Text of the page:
The plastic ban
It’s been four years since Kenya’s ban on single-use plastic carrier bags took effect. A well-intentioned policy that is meant to address the plastic pollution menace affecting Kenyans and the globe.
The ban prohibits importing, manufacturing, or selling single-use plastic carrier bags, whether with or without handles. The regulations have specified the items exempted from the ban.
If going by NEMA’s assertion of an 85% compliance rate a year since the policy took effect is anything to go by, we can conclude that the policy was effective initially. NEMA had projected a 70% compliance rate in the first year.
Over time, compliance and adherence to the policy have reduced, evidenced by the increasing presence of clear plastic bags in the markets (mainly used by small traders- grocery vendors).
Lessons-Learnt over the 4 years
Often, the effectiveness of a policy requires continuous implementation. Adoption and integration into everyday activities are progressive-sometimes slow. In the case of the plastic ban, implementation was short-lived. We see banned plastics being used openly. Does it mean that the NEMA office, which is key in implementing the policy, has no inspectors and officers on the ground? What are the inspectors inspecting?
Open usage of the banned items means they are manufactured illegally within the country or get in illegally. Is the “no manufacturing, importation or sale” of banned plastic bags active?
For this policy to serve its intended purpose, it is crucial to reactivate consistent implementation across the country, which can be done in collaboration with the county governments.
Inadequate public consultation/sensitization
In the initial stages of the ban, there was a resistance that saw several petitions against the ban submitted in the court of law, especially by the private sector. Such, in part, means the private sector was not widely consulted. Effective policy implementation is possible when several actors are consulted for their thoughts to promote inclusivity and easy compliance.
Behavioural change among the citizens is influenced by adequate awareness creation and sensitization. The accepting nature of the citizens to use plastic bags either as a retailer or consumer is an indication the ban is not being taken seriously; the majority are less informed on the contents of the policy or implementation is lacking.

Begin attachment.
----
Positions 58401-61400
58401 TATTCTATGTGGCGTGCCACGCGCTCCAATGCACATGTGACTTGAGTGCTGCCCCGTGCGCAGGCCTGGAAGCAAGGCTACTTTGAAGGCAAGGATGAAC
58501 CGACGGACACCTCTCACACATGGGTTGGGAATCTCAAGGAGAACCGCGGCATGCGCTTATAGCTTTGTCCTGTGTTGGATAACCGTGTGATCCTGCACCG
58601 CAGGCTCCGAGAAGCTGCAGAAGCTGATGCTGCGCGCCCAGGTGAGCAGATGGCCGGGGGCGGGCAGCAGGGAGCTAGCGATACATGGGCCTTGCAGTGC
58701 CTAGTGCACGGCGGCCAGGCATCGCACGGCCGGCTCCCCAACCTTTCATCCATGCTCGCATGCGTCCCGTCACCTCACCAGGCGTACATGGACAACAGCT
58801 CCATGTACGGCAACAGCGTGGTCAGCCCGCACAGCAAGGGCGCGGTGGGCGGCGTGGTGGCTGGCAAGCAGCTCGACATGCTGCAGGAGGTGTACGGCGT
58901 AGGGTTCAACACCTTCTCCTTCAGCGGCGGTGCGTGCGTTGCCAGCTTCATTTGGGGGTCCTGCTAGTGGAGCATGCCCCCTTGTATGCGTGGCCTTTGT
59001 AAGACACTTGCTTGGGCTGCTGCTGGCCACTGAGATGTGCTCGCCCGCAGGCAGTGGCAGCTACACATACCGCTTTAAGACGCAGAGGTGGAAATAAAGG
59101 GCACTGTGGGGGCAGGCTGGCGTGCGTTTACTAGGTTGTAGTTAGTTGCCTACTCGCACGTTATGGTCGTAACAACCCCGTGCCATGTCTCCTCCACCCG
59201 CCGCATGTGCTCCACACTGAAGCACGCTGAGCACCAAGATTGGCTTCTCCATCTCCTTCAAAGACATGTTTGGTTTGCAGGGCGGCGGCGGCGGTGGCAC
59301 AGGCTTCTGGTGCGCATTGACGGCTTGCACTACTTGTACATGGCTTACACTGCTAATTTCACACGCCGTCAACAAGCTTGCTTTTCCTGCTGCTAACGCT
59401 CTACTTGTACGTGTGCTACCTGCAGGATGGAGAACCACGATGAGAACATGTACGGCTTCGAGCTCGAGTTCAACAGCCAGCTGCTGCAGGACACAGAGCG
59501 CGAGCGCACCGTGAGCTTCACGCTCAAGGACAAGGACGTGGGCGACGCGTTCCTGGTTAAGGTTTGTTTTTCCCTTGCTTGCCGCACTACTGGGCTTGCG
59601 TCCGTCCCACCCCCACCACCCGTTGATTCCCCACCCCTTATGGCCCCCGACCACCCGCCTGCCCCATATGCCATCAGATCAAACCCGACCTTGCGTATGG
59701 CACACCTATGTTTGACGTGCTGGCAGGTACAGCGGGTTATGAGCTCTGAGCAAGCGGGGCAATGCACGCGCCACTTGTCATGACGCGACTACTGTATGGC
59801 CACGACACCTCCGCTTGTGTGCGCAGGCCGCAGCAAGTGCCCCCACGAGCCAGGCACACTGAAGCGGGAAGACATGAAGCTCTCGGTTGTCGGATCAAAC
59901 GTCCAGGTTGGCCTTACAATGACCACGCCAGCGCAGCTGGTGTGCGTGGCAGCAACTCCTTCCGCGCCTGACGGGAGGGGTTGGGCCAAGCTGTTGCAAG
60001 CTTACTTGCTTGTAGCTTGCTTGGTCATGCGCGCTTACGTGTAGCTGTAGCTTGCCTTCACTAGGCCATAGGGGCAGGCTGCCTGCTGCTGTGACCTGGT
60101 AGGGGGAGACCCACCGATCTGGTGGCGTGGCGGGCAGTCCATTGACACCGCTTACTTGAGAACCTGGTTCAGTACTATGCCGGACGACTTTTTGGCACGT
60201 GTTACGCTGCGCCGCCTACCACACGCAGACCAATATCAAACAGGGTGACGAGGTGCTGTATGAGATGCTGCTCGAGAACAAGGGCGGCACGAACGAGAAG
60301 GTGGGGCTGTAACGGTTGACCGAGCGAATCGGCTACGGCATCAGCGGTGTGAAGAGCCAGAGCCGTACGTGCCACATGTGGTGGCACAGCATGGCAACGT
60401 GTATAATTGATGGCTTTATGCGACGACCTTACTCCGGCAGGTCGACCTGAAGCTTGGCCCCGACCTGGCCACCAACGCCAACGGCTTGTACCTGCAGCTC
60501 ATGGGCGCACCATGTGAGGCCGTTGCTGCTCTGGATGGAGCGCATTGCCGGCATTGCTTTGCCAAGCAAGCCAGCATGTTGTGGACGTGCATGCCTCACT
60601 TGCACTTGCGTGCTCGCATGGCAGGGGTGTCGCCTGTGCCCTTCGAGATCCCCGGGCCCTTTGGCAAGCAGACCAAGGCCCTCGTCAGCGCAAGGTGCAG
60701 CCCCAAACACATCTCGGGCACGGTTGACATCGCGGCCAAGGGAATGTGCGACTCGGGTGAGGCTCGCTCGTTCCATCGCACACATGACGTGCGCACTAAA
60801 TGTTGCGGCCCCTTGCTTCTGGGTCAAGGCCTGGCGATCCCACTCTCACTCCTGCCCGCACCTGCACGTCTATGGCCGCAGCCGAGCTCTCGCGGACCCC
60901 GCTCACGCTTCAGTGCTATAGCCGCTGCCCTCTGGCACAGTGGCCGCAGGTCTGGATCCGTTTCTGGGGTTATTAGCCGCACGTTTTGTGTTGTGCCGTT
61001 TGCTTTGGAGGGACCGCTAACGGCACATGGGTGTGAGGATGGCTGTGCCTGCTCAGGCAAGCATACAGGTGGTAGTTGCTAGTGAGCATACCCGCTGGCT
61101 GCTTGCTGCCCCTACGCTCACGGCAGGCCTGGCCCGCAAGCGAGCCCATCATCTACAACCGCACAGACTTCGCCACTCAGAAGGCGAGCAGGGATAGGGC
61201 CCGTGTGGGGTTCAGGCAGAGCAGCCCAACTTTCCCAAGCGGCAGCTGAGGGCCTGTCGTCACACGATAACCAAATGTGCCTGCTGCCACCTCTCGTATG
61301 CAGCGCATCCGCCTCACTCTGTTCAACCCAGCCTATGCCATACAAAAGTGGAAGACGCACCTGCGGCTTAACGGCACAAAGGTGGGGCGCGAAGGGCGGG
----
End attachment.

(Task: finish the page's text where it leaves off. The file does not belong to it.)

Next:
It could also mean that the citizens are not informed on the importance of the ban to the environment, their health, and sustainable development.
Thus, strengthening public sensitization is crucial in promoting behavioural change as it has a direct effect on adherence.
Inadequate monitoring and evaluation
Measuring the effectiveness of a policy is essential in order to make concrete decisions. Policies are not rigid and operate on specific guidelines or regulations. Regular monitoring and evaluation of the compliance provide an avenue to establish gaps in the policy, areas with weakness, and find solutions. Four years down the line, we should have several assessment reports detailing how the policy is performing. We could be reading about why banned bags are still in the market, the genesis of that, and the measures the county departments of environment, ministry of natural resources and forestry, and NEMA are doing to address the issue.
We should be seeing increased engagements with the private sector—especially manufacturers-on how to reduce the use of non-biodegradable packaging bags.
NEMA needs to carry out internal and external audits of the progress of the policy and take urgent actions that include amendments to cater to the existing gaps identified.
The ban’s execution gave rise to other single-use plastics that are weakening the vitality of the policy.
The mesh bags that emerged immediately after August 2017 are causing a lot of environmental challenges. The formulation stage of the policy could have foreseen the occurrence of such items and included them in the banned items. Better still, the policy can be amended to incorporate these items.
Similarly, the emergence of the ‘Uhuru bags’ that were initially believed to be alternatives to the banned carrier bags was a bad idea. The bags do not serve the imagined purpose because of their quality, recyclability and degradability. They are more of a nuisance. The policy should have been more specific and restrictive. The policy could be amended at this stage.
Lack of political goodwill is a challenge curtailing the implementation of the plastic bag ban. Rarely do you hear/see political leaders or business leaders drumming support of the policy or providing alternative solutions!
Similarly, citizen responsibility for addressing plastic pollution is low. With proper sensitization, more citizens could take up the personal initiative of refusing plastic bags and any other single-use plastics, reducing the generation of plastic waste and recycling plastics. Most of such citizens could also be environmental watchdogs, point out a mess and have the perpetrators take accountability for their actions. Polluter pays principle.
From my observation, active implementation is needed for the ban to make sense.
Caroline Kibii is an environmental scientist, research consultant and a policy leader fellow